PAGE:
March 27th was the day. As the new day’s sun rose in all its glory to brighten the lives of the 47 chimps habituated at Chimpanzee
Sanctuary on Ngamba Island, Afrika, a resilient adult chimpanzee was giving life to a baby male chimpanzee after undergoing an implant nine months back.
Overwhelmed by the surprise, Nagoti and Connie, some of the peers with whom she shares a room in the caged holding facility, took their emotions to the next level and lost it unknowingly. Anxious to nurse the sanctuary’s latest addition, Nagoti could not help but snatch the baby from her mother’s hands.
Fortunately or unfortunately, before she could feel her heartbeat, Connie and the newborn’s mother were already trailing her, and that is when all hell broke loose. The trio got into a melee.
For over 10 minutes, life degenerated into a heated exchange of kicks and punches as everyone struggled to feel the newborn’s pulse. In the process, they kept jerking him back and forth with more force than is necessary. Before all knew it, the vulnerable baby had sustained a deep cut in his skull and multiple fractures in his arms. He cried out in pain. Luckily, his cries did not fall on deaf ears. They awoke the caregivers residing in the immediate banda who dashed to his rescue and restored order in the holding facility.
But in order to get the newborn who urgently required medical attention, the caregivers had to direct all the chimps from their cells and out into the forest. The baby was then rushed to the sanctuary clinic. The sanctuary, run by Chimpanzee Sanctuary and Wildlife Conservation Trust (CSWCT), a Non-Governmental Organization, is home to 48 orphaned chimps rescued from all over Uganda.
Situated 23km offshore from Entebbe, in Lake Victoria Uganda, beautiful Ngamba Island is almost 100 acres in size and boasts over 50 different types of vegetation that chimps utilize: the chimps are free to roam at their will, exploring their environment and foraging for food. Island facilities offer day and overnight visitors an exceptional opportunity to closely observe and interact with these fascinating great apes in this unique setting.
Dr. Joshua Rukundo, the trust’s veterinarian/conservation programs director, said 24 hours after his admission, the baby was still fragile and lifeless with almost no sign that he would live to see the next day. But surprisingly, not only did the frail baby live to see another day but many more weeks ahead; his condition moving from worse to promising and eventually to much better.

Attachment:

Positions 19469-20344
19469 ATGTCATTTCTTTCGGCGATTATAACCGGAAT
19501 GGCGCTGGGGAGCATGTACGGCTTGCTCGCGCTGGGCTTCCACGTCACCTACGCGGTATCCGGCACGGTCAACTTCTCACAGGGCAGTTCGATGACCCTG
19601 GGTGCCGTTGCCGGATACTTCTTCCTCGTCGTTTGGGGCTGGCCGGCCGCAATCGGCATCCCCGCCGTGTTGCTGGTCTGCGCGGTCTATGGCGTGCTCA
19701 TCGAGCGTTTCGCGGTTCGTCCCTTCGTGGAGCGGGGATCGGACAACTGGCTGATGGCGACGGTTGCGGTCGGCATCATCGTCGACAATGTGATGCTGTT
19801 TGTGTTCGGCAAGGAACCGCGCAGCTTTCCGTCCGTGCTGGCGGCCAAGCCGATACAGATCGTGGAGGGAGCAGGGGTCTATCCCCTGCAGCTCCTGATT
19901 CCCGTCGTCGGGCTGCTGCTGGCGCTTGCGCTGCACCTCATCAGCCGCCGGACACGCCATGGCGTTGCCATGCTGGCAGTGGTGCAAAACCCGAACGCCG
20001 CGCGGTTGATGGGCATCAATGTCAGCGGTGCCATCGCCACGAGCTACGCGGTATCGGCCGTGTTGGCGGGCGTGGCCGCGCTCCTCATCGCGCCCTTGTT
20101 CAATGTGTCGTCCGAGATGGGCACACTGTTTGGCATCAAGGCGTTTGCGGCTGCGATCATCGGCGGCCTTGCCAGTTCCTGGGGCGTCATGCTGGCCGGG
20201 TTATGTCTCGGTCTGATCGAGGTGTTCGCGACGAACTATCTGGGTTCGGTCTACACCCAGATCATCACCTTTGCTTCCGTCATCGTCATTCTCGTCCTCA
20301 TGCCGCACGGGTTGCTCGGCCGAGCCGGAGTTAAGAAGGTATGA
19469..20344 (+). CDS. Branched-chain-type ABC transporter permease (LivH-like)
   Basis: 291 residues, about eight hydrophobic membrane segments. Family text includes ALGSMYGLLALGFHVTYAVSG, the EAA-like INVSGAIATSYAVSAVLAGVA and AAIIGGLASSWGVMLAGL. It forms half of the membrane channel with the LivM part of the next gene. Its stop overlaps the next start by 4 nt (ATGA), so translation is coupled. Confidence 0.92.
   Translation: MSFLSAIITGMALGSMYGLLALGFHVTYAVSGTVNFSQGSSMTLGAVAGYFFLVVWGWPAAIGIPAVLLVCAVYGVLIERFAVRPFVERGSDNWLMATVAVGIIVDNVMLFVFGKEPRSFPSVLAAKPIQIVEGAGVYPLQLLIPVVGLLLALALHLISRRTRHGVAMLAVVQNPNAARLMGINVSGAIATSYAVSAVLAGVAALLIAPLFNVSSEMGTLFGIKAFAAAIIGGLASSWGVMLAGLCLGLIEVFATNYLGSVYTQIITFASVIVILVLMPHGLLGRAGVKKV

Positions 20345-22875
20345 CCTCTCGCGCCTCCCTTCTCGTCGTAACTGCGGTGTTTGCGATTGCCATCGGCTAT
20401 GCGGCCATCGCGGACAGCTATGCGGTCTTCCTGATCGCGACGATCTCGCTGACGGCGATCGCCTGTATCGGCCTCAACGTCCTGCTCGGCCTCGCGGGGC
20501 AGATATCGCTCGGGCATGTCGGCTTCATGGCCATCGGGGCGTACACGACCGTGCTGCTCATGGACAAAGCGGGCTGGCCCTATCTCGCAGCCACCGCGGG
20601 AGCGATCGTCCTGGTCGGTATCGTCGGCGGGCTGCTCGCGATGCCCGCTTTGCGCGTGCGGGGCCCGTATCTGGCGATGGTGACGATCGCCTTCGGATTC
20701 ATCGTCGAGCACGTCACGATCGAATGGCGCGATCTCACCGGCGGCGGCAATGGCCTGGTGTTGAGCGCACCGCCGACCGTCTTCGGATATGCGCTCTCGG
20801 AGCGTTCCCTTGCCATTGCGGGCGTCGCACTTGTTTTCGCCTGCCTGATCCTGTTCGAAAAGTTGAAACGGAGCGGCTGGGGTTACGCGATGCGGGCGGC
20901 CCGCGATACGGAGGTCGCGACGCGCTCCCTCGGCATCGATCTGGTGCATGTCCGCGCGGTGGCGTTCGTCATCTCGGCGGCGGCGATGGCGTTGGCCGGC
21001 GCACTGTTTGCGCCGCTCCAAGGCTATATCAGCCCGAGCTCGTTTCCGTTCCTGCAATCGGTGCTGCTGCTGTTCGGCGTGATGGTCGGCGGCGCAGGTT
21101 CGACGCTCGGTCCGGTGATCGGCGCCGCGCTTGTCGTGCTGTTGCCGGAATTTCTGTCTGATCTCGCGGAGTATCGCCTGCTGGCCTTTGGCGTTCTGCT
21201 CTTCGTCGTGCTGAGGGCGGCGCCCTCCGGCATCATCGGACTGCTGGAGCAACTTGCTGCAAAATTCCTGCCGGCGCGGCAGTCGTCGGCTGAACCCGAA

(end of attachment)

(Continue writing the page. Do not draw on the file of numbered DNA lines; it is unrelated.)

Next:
At the time of writing this story, Survivor as he is now known had grown from 1.5kg to a whopping 2.5kg in a space of only six weeks! He eats more, sleeps more, and plays more! He is growing more and more hair as his skin toughens to become resistant to the forest environment that will soon become his home. ‘Survivor’s miraculous recovery was made possible with the help of volunteers like Allison, a wildlife enthusiast from the USA, who has been a regular visitor at the sanctuary since it was opened in 1998.’ Says Lilly Ajarova, CSWCT Executive Director.
The 47-year-old executive director’s face beams with apparent happiness as she narrates what she calls “the most fulfilling mothering experience” she has ever had.
For now, Survivor has to have limited contact with the outside world or she risks passing on infections from the visitors the young verve chimp. It means Ajarova now has to groom Survivor in a way that reflects the personality of the primates. From the way she hoots to the way she breathes, everything must be consistent with the wild untamed lifestyle of the chimpanzees.
Taking care of these chimpanzees is evidently a very demanding job requiring way over 24 hours of constant attention and observation. Luckily, Allison is not the only one charged with the Job, she is assisted by Betty Anjiku 45, a renowned caregiver who has mothered over 10 chimps on the island.
Ajarova says Survivor should be joining the main group in about eight months, given his steady progress.
Look out for the next issue of View Uganda for updates on Survivor.